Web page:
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World’s billionaires have more Riches than 4.6 billion Individuals, report States Before Davos

The world’s billionaires have more prosperity than 4.6 billion people and the planet’s richest 1 percent own more than twice the prosperity of 6.9 billion individuals.

Those are the most recent figures on international inequality in the report published on Monday before a yearly meeting of international elites from the mountain resort of Davos-Klosters, Switzerland.

As at least a few of the planet’s 2,153 billionaires rub noses in the World Economic Forum this week, many others will be working to convey the following message: the complicity of the international elite in wealth inequality.

The report from the global aid organization Oxfam says that the amount of billionaires has dropped in the past ten years.

“Inequality isn’t a person’s fate. It’s the result of societal and financial policy that lessens the involvement of their wealthy [through taxation ] and weakens funds for public services”

Leclère explained that is the concept which Oxfam will be attempting to deliver in Davos.

The non-profit firm has published a yearly report before the famed financial meeting to tackle mounting inequality because of 2014.

Gender divide
Last year, Oxfam analyzed the gender divide also, emphasizing that guys globally own 50 percent more riches than girls because of some”sexist and unjust financial system”.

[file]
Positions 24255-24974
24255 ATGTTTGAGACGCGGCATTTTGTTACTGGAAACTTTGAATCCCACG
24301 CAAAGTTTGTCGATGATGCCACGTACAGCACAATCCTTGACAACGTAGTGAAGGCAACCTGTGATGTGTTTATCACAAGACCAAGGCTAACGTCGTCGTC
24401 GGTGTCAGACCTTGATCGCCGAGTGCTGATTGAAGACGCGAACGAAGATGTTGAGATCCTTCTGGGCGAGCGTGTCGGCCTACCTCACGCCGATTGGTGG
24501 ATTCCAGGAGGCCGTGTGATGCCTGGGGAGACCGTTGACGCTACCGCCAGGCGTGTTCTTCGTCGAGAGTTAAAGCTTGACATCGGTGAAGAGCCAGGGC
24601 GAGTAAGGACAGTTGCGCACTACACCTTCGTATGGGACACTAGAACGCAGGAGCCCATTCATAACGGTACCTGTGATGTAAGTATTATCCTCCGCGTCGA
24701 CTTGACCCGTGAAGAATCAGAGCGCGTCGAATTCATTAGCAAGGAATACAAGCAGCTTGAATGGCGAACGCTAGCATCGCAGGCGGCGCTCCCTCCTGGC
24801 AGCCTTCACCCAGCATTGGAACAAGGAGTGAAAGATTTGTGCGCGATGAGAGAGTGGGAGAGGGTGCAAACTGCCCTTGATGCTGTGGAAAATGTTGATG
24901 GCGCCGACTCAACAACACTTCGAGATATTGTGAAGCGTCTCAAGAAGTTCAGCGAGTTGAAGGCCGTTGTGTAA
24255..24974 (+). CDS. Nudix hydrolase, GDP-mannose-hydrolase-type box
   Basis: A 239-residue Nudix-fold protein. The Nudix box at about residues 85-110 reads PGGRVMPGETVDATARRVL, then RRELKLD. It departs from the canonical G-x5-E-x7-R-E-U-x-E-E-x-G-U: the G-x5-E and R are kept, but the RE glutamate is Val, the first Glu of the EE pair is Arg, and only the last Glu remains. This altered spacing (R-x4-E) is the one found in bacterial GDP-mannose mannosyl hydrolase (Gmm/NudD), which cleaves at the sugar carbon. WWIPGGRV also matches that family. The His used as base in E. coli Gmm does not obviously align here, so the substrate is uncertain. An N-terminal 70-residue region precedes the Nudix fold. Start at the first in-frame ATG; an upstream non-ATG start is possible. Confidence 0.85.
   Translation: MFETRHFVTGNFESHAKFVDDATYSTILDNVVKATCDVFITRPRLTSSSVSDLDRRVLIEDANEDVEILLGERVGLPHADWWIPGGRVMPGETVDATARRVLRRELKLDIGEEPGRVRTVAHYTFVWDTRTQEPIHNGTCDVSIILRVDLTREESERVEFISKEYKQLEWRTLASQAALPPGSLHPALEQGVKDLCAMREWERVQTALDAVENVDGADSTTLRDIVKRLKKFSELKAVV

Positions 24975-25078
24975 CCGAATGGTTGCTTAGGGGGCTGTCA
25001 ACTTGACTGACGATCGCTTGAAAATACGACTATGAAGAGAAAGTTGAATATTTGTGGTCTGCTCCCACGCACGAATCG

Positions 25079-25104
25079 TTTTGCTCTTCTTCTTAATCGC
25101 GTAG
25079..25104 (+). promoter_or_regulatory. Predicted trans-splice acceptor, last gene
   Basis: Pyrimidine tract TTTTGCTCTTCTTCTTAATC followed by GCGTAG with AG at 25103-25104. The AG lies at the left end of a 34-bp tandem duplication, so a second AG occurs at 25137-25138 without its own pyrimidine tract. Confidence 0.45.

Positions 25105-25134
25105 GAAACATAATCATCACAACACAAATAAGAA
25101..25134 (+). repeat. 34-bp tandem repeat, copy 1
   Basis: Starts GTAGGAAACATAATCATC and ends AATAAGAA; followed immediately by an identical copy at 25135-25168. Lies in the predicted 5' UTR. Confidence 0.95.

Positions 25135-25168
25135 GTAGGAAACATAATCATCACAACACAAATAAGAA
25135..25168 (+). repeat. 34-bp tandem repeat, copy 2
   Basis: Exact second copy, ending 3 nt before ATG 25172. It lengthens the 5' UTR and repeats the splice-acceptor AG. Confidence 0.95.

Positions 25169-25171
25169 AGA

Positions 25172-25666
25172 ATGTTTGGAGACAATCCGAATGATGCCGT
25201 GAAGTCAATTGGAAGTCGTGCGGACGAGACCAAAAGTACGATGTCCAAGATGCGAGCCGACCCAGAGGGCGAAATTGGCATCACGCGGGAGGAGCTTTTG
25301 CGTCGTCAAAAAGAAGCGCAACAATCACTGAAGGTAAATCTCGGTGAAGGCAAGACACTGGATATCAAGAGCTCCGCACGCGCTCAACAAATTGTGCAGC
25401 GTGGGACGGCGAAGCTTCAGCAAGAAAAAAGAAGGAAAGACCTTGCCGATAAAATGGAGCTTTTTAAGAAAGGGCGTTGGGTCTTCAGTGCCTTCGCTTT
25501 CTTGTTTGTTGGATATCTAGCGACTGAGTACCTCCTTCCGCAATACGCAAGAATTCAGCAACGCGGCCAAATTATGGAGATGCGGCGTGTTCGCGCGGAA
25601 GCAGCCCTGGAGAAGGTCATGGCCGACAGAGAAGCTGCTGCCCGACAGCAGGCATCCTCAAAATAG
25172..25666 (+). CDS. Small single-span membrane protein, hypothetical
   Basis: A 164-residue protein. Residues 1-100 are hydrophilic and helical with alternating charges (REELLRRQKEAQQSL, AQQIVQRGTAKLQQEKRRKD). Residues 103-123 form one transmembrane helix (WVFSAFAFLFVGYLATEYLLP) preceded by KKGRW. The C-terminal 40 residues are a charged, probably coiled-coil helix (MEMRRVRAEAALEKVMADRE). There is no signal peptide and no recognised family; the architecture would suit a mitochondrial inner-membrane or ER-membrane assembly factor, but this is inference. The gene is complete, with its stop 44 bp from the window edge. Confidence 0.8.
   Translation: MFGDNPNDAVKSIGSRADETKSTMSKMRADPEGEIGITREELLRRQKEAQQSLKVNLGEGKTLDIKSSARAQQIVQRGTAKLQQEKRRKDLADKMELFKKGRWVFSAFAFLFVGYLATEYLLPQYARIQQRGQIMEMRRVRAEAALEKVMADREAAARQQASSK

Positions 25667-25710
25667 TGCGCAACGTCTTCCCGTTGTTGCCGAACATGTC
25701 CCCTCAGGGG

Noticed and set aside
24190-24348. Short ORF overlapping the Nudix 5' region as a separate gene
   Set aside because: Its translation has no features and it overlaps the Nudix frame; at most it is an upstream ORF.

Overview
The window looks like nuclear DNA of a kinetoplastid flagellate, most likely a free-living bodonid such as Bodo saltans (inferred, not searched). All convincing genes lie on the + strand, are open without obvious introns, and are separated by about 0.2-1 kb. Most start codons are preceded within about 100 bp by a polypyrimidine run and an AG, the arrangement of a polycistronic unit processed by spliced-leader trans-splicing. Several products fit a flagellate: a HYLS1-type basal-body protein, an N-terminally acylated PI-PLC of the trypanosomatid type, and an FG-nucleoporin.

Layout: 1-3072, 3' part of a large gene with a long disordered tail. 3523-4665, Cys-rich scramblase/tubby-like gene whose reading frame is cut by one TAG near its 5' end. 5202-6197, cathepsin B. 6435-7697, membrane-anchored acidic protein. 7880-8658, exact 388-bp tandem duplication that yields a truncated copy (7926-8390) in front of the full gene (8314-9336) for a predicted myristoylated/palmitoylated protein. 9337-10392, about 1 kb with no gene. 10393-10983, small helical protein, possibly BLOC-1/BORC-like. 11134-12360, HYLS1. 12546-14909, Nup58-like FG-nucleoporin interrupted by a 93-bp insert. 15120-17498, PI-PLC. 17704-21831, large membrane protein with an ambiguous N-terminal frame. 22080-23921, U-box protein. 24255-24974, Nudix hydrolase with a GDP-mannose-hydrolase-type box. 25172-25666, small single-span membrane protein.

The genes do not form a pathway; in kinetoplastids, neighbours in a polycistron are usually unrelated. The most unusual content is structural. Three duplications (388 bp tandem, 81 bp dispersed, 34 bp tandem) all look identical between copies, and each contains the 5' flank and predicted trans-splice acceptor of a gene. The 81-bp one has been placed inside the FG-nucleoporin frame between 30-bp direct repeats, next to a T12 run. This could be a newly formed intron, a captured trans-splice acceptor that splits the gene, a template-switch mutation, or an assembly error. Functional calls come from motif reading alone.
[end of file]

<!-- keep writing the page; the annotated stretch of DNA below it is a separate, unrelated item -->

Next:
The 22 richest guys on earth have more riches than most of the girls in Africa, ” the report stated.

Women often work in sectors that are more insecure and less valued efficiently, the Oxfam report says.

They do over 75 percent of unpaid care work and constitute two-thirds of their”care job” in nursery and national jobs.

“girls and women are one of those who benefit least from the financial strategy,” said Behar.

However, overall, their decisions on inequality stay unchanged.

“Regrettably, the organization’s decision is identical. Inequality continues to increase in extreme proportions,” Leclère informed Euronews, including that inequality is bad for markets.

The manager of the International Monetary Fund said in a summit in Washington DC last week that though inequality between nations was diminishing, within many high-income nations, inequality is increasing.

“The difference between rich and poor can not be solved without deliberate inequality-busting policies, and also few authorities are dedicated to those,” said Behar.

Even though members of civic society say they are searching to get concrete outcomes in Davos, they know that it’s an uphill struggle.

Leclère states NGO members are not”duped” by the events’ large, lofty political speeches.